April 10, 2012
New State Office to Review Questionable Convictions
By JOHN ELIGON
Eric T. Schneiderman, the New York State attorney general, is creating a bureau to investigate criminal cases across the state in which convictions have been called into question.
The Conviction Review Bureau represents the first statewide initiative by a law enforcement agency to address potential wrongful convictions, at a time when many in the state’s criminal justice system, including the chief judge, have been calling for changes like the videotaping of police interrogations and the use of new practices for eyewitnesses’ identifications.
“There is only one person who wins when the wrong person is convicted of a crime: the real perpetrator, who remains free to commit more crimes,” Mr. Schneiderman said in a statement. “For victims, their families and any of us who could suffer the nightmare of being wrongly accused, it is imperative that we do everything possible to maximize accuracy, justice and reliability in our justice system.”
The bureau will consist of one current assistant attorney general, who will be able to call upon investigators and assistant attorneys general as needed. A panel of seven senior lawyers in the office will advise the bureau.
Mr. Schneiderman said his office would work with district attorneys across the state to identify cases in which there might be significant doubts surrounding a conviction. If a district attorney’s office chooses to refer the case to the attorney general, then the attorney general’s office will have jurisdiction to reinvestigate the case and handle the subsequent legal proceedings.
Though questions remain as to whether local prosecutors will be reluctant to cede jurisdiction to the bureau in highly controversial cases, Mr. Schneiderman’s office said it had already received support from several prosecutors, including Janet DiFiore of Westchester County, Kathleen B. Hogan of Warren County and Cyrus R. Vance Jr. of Manhattan.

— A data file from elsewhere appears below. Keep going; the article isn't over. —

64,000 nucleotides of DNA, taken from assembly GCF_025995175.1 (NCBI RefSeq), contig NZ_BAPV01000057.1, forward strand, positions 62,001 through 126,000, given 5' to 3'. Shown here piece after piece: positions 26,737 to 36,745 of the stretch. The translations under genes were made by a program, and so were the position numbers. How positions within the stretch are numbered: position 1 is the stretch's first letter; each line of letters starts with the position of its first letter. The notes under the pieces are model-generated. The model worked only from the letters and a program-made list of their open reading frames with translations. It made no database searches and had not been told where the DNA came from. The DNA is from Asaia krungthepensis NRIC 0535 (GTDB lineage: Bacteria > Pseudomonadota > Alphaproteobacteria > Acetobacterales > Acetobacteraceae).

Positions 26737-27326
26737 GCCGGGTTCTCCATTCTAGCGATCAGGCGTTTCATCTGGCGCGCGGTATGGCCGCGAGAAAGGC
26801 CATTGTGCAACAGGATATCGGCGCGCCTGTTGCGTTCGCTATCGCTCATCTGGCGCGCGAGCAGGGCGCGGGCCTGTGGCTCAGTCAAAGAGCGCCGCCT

The attorney general said he also planned a review of his own office’s investigative practices to ensure that it is following proper procedures.
The bureau will also decide how to resolve civil cases in which someone who was wrongfully imprisoned is seeking money from the state. Those cases are in the attorney general’s jurisdiction. The office has been criticized for its reluctance at times to compensate the wrongfully convicted without a lengthy, costly court proceeding.
In a ruling last year, the New York Court of Appeals, the state’s highest court, said that a former inmate named Douglas Warney could seek compensation for his wrongful conviction, though the attorney general’s office — first under Andrew M. Cuomo, and then under Mr. Schneiderman — had argued that Mr. Warney, while innocent, had brought about his own conviction by making a confession. DNA evidence cleared Mr. Warney of murder, and his lawyers said police officers had fed him details of the crime to manufacture a confession.
“The attorney general’s office is very defensive about paying out awards on behalf of New York State,” said Donald M. Thompson, a lawyer for Mr. Warney, who is still negotiating a financial settlement with the state. “Part of it is, it’s their job to be.”
Mr. Thompson said he hoped that New York would adopt the approach of other states in which a formula is used to determine how much money people are awarded once they are found to have been wrongfully convicted.
A subcommittee of the Conviction Review Bureau will assess the office’s practices on settlement negotiations case by case, said Danny Kanner, a spokesman for Mr. Schneiderman. By having a group that consistently reviews these civil cases, the office said, it hopes to make the settlement process quicker, more effective and more efficient.
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